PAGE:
Wednesday, February 29, 2012

Jet Dryers: A Safety Regulator's Dream

Ever seen this before? Me neither. 
Word now has it that NASCAR and other sanctioning bodies may legislate new rules regarding the use of jet dryers that mandates custom-built fuel cells for the dryers and firesuits and helmets for all personnel associated with their use.

Before I continue, let me point out that I've been in the racing industry for 30 years. This not a hobby. It's my living. I am a racecar driver who also has a wife and children, so safety is paramount to me.

But in all my years of auto racing, I've never seen anything like the freak jet dryer accident that occurred at this year's Daytona 500. Never. Zippo. Nada. I've never witnessed anything remotely resembling such an incident.

For crying out loud... are they seriously going to start legislating new safety rules to prevent the repetition of an incident that likely has no precedent in the 100-year history of the sport? Honestly?

Sunday, February 26, 2012

Great Racing: It's Really Not That Difficult

One would think that the world's biggest race series with the world's finest drivers would have a clue as to how put on good racing.
The track is so wide... why is the racing groove so narrow?

One would be wrong. 

Indycar, NASCAR and Formula 1 have all struggled to one extent or another with the task. Nothing manifested the desperate situation more than Daytona's Speedweeks, a week-long, tandem-pack parade where racing "three wide" is so common as to become meaningless. After all, you really can't race any other way. Lose the draft for three laps and your race is over.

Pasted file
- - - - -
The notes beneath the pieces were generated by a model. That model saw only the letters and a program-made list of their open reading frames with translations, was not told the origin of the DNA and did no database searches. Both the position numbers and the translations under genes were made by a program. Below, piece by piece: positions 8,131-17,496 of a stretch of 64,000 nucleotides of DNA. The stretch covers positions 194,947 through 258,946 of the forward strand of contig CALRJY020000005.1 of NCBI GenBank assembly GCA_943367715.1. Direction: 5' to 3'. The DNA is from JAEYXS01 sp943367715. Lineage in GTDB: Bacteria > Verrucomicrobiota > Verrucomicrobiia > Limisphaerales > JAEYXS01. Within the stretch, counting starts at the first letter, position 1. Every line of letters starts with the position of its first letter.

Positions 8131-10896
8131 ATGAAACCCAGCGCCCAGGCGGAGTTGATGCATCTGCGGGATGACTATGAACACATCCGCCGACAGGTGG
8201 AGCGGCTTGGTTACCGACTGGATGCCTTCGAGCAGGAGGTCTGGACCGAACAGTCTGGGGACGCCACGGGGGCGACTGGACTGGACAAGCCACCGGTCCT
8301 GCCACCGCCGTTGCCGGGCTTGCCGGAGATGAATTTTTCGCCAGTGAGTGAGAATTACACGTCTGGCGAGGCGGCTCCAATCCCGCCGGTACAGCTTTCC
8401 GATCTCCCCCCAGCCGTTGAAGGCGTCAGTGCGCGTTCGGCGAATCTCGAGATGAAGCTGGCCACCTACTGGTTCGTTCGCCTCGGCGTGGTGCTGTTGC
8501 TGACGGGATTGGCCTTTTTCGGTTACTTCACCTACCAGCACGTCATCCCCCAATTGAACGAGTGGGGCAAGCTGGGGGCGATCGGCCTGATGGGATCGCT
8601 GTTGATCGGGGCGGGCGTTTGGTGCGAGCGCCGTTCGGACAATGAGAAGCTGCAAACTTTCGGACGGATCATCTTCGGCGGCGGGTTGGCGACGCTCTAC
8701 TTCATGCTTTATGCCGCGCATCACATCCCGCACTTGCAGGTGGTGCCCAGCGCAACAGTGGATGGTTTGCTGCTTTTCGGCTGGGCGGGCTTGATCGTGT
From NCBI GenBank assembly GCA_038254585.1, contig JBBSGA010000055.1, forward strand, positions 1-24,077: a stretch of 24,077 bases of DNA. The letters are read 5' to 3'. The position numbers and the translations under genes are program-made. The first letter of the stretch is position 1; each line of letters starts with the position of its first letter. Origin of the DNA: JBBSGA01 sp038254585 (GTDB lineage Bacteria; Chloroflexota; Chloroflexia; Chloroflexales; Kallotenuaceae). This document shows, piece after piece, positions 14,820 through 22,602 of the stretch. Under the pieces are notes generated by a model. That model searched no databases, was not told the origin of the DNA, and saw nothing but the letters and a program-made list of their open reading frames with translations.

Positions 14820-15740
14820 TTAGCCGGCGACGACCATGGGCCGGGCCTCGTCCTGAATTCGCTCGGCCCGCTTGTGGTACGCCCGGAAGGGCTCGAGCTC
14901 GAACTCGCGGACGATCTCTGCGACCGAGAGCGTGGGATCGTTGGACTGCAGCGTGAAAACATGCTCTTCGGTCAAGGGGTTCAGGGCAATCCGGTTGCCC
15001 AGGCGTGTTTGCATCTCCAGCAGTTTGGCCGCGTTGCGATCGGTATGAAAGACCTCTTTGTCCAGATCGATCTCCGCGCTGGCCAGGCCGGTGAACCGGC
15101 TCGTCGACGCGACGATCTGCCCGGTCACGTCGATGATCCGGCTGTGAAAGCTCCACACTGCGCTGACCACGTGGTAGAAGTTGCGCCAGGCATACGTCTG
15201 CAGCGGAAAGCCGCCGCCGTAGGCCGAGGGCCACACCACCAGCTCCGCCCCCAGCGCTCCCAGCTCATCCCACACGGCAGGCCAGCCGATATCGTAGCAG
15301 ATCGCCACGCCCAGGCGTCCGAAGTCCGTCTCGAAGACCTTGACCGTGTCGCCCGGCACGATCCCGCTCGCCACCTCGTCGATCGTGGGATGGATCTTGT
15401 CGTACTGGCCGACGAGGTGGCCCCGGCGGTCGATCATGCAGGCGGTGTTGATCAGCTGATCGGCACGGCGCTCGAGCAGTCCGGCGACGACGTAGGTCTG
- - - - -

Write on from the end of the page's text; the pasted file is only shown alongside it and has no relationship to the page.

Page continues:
Leading the race is equally meaningless. It's actually a disadvantage. You can't find a single driver in NASCAR who wants to lead at Daytona with two laps to go.

The most valuable skill a driver can offer is the ability to avoid accidents. That ability won more races at Speedweeks than driving talent. 

Saturday, February 11, 2012

Right Now: What Car to Buy, What Race to Watch

What drivable collector car to buy right now?

The collector car market is really not as complex as you might think, especially if you’re going to drive the car you buy.

When a new car is manufactured, it is sold at the highest price the market will bear. As it ages, its value goes down before rising again after 15-25 years. The key is to buy just before a model's value begins to surge.

Here are some of the real bargains available right now for those who want to drive their collector car, get decent mileage, tons of fun, and sell it later for much more than they paid for it:

Thursday, February 9, 2012

LIVE from Kissimmee: Thursday, 11:16 pm

We had a pretty full night at the Mecum Auto Auction with 400 cars crossing the block along with bad sausage and ripped jeans.

The morning started with our usual production meeting, after which we had a catered breakfast. Our meals are usually pretty decent, but today's chicken sausage was questionable at best. When I asked if he thought any actual chicken was in these sausage links, Bill Stephens responded, "I'm sure that no animals were harmed during the production of this meat." We laughed and ate it anyway.